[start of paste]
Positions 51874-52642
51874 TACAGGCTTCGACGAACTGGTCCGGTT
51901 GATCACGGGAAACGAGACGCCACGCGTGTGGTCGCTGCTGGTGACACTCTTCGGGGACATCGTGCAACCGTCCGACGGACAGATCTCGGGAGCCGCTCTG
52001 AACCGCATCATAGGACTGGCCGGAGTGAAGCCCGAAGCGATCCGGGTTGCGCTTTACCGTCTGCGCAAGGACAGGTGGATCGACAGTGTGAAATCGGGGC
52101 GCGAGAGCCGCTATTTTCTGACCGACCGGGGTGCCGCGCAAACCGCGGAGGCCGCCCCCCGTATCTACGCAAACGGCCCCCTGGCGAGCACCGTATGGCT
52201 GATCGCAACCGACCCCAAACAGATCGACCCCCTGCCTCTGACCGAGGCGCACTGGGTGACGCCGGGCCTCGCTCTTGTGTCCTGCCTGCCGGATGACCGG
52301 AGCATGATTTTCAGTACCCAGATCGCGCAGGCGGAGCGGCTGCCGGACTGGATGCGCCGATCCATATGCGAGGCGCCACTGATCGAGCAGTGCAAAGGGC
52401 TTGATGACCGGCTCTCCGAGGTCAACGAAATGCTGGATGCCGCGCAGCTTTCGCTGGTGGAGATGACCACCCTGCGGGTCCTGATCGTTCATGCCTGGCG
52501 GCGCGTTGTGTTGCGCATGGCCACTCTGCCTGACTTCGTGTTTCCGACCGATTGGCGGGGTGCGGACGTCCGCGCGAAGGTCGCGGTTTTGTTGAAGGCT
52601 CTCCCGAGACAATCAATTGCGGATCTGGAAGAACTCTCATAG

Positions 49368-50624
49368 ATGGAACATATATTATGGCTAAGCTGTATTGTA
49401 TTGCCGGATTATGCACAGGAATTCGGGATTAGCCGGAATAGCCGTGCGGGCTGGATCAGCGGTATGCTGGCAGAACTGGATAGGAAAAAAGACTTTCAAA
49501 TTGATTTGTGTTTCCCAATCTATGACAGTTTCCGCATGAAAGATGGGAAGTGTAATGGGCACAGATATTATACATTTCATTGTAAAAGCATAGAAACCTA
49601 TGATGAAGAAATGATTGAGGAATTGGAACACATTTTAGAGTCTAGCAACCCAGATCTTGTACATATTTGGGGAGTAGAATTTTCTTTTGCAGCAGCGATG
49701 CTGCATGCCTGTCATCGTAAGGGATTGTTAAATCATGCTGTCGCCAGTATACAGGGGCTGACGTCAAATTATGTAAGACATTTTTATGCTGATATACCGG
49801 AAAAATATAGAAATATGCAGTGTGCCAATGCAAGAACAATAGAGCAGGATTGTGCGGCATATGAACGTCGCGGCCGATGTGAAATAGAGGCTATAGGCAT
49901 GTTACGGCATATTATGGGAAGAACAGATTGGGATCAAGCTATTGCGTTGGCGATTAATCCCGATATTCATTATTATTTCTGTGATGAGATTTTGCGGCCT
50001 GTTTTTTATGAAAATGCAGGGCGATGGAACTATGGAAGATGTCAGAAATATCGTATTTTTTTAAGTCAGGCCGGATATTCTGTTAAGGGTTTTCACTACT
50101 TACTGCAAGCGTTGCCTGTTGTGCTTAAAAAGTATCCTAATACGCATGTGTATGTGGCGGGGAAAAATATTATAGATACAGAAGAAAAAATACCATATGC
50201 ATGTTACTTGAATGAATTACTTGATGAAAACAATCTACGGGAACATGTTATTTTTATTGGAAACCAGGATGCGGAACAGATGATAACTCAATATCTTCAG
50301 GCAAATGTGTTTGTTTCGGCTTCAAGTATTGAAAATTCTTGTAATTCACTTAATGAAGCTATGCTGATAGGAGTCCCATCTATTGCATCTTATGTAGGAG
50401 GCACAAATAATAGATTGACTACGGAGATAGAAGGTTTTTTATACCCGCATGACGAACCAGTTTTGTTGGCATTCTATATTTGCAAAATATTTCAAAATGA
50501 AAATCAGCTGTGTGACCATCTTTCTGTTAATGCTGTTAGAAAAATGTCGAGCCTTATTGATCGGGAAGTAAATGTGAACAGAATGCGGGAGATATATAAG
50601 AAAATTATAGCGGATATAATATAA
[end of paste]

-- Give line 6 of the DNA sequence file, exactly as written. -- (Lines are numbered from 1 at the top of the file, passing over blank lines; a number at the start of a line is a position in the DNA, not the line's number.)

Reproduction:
52201 GATCGCAACCGACCCCAAACAGATCGACCCCCTGCCTCTGACCGAGGCGCACTGGGTGACGCCGGGCCTCGCTCTTGTGTCCTGCCTGCCGGATGACCGG